Recent work by Benny Kleinman *23, Ernest Liu, and Stephen Redding sheds new light on debates about how economic and political interests align on the global stage, particularly with reference to the rise of China as an economic superpower. Their NBER working paper, "International Friends and Enemies," addresses two important questions. One, how does a country's economic growth affect the income and welfare of its international trading partners? Two, how do shifts in countries' relative economic sizes affect their political relations and the international balance of power?
Using historical data on 140 countries' bilateral trade over four decades (1970-2012), the authors find that generally, nations have become more economically interdependent, consistent with increasing globalization over this period. Characterizing these bilateral relationships as friends or enemies, the authors further find that as countries become greater economic friends, with productivity growth in one country promoting a partner's welfare, they also become greater political friends in terms of United Nations voting patterns and strategic rivalries.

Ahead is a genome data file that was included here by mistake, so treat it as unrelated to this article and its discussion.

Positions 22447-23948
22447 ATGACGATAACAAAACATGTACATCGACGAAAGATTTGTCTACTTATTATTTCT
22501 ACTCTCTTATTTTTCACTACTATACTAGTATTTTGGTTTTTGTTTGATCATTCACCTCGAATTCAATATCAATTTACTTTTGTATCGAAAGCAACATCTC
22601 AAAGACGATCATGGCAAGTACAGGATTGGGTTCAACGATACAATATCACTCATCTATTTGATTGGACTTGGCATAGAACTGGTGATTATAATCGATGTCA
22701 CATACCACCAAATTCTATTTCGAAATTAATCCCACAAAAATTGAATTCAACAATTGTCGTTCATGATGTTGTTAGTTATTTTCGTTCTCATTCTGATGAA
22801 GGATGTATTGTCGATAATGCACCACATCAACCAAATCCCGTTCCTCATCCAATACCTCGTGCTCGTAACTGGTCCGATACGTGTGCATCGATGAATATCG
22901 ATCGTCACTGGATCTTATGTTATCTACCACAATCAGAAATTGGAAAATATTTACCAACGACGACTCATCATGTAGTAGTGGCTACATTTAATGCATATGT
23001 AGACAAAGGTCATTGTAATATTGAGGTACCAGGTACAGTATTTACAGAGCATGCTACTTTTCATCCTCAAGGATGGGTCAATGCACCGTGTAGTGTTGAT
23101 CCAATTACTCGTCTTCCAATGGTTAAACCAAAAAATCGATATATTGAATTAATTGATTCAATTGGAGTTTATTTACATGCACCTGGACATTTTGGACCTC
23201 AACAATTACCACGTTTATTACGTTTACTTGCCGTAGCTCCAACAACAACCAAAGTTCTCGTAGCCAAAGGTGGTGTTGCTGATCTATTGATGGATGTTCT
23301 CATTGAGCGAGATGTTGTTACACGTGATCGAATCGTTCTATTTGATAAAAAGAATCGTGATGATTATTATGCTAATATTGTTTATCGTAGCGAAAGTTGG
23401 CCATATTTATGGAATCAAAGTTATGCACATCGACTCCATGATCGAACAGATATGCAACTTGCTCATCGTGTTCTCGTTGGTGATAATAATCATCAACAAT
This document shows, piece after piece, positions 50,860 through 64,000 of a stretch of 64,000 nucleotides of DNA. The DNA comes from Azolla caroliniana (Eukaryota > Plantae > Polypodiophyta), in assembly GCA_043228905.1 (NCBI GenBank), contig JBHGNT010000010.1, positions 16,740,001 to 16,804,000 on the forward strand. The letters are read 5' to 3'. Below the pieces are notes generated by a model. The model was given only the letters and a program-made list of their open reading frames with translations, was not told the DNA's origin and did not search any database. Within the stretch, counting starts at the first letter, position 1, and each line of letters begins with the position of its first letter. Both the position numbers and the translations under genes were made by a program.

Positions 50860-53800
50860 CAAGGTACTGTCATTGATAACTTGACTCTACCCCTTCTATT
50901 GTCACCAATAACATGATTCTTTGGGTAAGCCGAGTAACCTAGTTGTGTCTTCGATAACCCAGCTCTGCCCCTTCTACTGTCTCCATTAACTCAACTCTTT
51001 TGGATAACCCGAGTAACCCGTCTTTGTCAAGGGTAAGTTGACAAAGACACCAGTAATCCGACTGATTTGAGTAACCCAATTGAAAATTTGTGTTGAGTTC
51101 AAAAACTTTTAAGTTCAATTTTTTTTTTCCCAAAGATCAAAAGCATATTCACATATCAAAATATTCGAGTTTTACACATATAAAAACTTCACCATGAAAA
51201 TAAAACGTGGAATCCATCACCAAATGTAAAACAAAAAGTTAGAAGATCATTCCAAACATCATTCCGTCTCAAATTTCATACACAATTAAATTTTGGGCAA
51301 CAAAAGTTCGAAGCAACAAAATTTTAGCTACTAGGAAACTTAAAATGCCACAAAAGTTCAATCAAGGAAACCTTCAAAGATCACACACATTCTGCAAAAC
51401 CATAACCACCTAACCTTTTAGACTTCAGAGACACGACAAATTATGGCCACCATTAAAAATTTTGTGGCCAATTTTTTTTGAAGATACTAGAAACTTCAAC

Read the VoxDev summary of their paper; another version is also available on VoxEU as "International friends and enemies: Modelling the evolution of trade relationships since 1970."